Some will purchase trees from stores while others will venture to tree farms to carefully select the right tree.
I have many pleasant memories of selecting a tree with my dad on the family farm.
When my daughters were young, we would go to local tree farms and select our tree for that year.
I will be sharing publication information from Dr. David Moorehead, UGA Professor- Silviculture.
According to Moorehead, live trees have been brought into homes for decorating for over 500 years.
Each year over 30 million trees are purchased in the United States for the holidays.
When selecting a tree it is important to look at shape of the tree, the height and the foliage characteristics. There are many variety options available when deciding on trees.
There are Virginia Pines, Sotch Pines, Fraser Fir, Douglas Fir and Leyland Cypress just name a few.
Many people who have live trees in the home have varieties they just prefer over others.
Some of this may be tradition or it may be to the characteristics of that tree that draw them to certain varieties.
Many people have tree needle characteristics as a selection criteria.
When selecting the tree, you will need to know the height of your ceiling and select a tree that is at least one foot shorter than the ceiling height.
Run your fingers over the branches along the needles.
Needles should bend, but not break or fall off. Few needles should fall off a fresh tree when you shake or bounce the tree.
According to Moorehead, some loss of needles inside the tree is common.
Also, make sure the handle of the tree is straight.
The straight handle will help in proper placement in the tree stand. It is suggested for the handle to be at least 6-8 inches long.
Investigate the tree for insect issues and check the crown for dead needles. Stay away from trees that are wilted and shake or blow out dead needles before you buy the tree.
Caring for the tree when you get home is key in keeping the tree fresh.
If you do not plan on putting the tree in a stand immediately, you need to cut one inch off the base and put the tree in a shady area in a bucket of water.
When you are ready to bring inside, cut ½ inch to one inch more off the base and place in a stand that can hold at least one gallon of water.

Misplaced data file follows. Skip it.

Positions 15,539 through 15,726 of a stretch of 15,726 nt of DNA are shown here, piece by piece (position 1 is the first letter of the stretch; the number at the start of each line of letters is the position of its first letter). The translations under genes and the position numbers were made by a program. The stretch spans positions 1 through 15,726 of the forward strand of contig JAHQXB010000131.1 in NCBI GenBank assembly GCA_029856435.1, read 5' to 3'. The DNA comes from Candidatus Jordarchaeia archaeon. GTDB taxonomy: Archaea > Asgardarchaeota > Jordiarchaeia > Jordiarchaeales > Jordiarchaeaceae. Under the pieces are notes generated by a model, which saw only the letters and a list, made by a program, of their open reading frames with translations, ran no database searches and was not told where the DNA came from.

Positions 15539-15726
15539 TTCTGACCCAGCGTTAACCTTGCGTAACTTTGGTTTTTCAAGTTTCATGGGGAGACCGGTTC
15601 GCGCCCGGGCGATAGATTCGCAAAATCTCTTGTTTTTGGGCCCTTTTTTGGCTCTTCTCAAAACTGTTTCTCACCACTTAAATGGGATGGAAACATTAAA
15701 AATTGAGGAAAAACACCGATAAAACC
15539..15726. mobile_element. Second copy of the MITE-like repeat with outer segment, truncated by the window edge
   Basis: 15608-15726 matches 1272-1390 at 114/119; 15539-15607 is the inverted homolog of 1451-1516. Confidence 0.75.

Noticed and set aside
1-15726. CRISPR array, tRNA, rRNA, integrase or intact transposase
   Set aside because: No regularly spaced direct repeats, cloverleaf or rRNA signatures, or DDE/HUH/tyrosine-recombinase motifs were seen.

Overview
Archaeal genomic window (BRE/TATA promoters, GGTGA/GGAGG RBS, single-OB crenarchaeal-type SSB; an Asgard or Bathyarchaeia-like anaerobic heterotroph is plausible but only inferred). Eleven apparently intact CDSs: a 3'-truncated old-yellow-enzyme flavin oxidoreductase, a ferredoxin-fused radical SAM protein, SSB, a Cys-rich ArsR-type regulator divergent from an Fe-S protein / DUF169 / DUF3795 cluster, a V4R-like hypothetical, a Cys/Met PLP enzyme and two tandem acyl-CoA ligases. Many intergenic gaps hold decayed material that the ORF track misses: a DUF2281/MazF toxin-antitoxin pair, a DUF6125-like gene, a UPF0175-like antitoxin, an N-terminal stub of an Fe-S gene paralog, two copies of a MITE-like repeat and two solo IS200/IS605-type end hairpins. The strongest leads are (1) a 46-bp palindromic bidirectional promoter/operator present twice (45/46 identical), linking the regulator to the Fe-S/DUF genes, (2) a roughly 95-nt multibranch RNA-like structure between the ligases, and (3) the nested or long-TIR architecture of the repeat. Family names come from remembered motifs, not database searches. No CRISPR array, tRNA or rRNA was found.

Do not put your tree around heat sources such as heat vents or fireplaces. Trees can use several quarts of water a day. This makes checking stand water levels several time a day important.
If you allow the water level to go below the tree base, the tree can seal up. This will stop water up-take.
If water up-take is stopped, the only thing you can do is take the tree down and make another fresh cut to the base.
This is tough to do when the tree is already decorated. It is not necessary to add aspirin, soda water, bleach or sugar to the water in the stand.
This is no more effective in keeping a tree fresh than adding plain water according to Dr. Moorehead.
Fireproofing your tree is important. The best defense is to keep the tree supplied with water at all times. A tree that is taking up water is pretty fire resistant.
Use only UL- approved lights and decorations that are nonflammable.
It is suggested to never leave home or go to bed with tree lights on.
There are fire marshal approved treatments that can be sprayed on trees to reduce flammability.
You can check with the salesperson at the store on whether their trees have been sprayed to reduce flammability.
You can also check with fire departments for suggested fire-retardant treatments.
According to Dr. Moorehead, trees can have a use after the holidays.
Trees can be ground into a mulch for flower beds and gardens. Trees can also be a great for fish habitats by sinking them in ponds.
For more information you can contact Gordon County Extension at 706-629-8685 or email email@example.com.